Remedial Maths for the Labour Left
Exam Question 1:
The latest ICM poll puts Labour on 31%, Tories on 40% and the Lib Dems on 22%.
Let's assume all the Lib Dems are to the left of Labour (even though we actually know the majority of them are tweed-wearing West Country farmers or the kind of lumpen proletarians who could just as easily vote BNP (think the charming politically correct platform Simon Hughes won the Bermondsey by-election on).
Let's also assume all the Tories are to the right of Labour.
Let's also assume that any change of political orientation can only win votes (even though we know that the 14% of voters who came back to Labour between 1983 and 1997 might be alienated by a move back to the left).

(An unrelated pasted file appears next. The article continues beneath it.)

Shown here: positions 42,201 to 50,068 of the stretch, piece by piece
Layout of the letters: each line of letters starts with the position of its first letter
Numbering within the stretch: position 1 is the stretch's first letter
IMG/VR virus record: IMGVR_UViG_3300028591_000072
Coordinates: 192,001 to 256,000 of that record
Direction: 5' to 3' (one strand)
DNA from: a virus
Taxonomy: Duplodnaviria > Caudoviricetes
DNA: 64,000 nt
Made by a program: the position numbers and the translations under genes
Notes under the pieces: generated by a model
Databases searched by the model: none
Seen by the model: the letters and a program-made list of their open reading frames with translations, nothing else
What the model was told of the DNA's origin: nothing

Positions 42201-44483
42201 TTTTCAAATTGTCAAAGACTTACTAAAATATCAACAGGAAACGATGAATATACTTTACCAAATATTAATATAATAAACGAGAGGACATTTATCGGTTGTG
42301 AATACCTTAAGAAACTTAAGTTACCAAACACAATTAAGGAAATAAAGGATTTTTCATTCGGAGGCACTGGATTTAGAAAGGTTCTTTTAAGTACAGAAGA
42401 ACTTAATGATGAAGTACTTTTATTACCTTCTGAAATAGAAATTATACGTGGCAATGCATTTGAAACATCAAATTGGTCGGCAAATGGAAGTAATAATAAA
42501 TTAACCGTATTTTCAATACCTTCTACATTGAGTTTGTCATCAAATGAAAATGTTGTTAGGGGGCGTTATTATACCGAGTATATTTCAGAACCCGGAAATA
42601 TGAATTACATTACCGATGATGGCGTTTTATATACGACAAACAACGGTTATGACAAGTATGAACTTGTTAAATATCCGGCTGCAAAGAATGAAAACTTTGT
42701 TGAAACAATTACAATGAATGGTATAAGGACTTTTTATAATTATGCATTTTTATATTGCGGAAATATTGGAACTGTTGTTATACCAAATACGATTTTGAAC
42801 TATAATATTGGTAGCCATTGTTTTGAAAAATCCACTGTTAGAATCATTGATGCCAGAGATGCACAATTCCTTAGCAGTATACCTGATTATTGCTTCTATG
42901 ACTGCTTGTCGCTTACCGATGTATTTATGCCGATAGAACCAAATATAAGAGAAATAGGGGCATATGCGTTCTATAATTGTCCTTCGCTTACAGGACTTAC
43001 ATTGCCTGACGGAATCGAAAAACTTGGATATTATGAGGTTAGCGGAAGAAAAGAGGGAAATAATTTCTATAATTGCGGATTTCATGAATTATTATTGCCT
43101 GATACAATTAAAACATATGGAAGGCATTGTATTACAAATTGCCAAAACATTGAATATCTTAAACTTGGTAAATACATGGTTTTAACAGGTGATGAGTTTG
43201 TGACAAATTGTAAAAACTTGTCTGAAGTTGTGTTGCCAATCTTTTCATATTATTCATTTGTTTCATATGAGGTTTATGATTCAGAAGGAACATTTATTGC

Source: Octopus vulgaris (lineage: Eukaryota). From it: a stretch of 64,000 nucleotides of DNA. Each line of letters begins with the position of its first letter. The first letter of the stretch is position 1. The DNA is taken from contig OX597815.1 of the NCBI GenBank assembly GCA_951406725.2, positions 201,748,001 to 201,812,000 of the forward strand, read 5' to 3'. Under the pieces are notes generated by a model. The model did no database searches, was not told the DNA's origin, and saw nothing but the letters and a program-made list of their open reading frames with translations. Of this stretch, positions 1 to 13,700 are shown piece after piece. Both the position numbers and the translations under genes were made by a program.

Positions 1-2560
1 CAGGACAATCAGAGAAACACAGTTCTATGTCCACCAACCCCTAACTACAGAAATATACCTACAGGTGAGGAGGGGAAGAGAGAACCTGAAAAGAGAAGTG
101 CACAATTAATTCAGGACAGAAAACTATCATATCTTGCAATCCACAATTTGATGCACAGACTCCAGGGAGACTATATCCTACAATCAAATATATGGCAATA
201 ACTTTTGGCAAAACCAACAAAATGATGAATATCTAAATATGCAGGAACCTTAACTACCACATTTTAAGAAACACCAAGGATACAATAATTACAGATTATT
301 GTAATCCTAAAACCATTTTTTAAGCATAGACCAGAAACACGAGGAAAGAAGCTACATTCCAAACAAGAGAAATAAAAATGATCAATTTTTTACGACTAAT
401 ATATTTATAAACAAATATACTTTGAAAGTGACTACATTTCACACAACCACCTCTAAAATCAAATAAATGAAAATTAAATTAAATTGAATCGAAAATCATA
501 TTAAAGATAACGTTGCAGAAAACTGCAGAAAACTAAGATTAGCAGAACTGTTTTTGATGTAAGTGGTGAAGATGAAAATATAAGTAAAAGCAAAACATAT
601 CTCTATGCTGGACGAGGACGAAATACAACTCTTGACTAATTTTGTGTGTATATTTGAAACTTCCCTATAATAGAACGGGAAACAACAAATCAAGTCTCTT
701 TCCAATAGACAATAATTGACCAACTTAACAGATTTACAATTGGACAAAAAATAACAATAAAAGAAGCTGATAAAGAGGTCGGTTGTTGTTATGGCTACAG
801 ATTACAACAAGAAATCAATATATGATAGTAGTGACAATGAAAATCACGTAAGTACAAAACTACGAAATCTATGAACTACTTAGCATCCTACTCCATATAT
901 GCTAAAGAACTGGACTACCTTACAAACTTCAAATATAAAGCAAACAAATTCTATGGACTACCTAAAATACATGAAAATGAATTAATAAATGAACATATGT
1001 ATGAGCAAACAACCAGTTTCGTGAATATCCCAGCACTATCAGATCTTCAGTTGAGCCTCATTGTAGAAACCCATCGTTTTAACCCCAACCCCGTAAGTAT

If your objective is to regain a Labour poll lead, which is easier, targeting Lib Dem voters or targeting Tories? (assuming you can't do a bit of both)
To regain a poll lead Labour could try to win back 4.5% of the electorate from the Tories, most of whom actually voted Labour as recently as May 2005. This would give Lab 34.5%, Con 34.5%. These people predominantly live in the marginal seats that decide the outcomes of General Elections.
Or it could try to convert 9% of the electorate from the Lib Dems, most of whom did not vote Labour in 2005 and some of whom have never voted Labour, implying that we could somehow win over nearly 4 in 10 current Lib Dem supporters. This would give Lab 40%, Con 40%. These people predominantly live in safe Labour seats that we will win anyway, or in seats where Labour is so far behind in 3rd place that it is unlikely to ever win.
Now explain the political strategy advocated by people from Compass leftwards.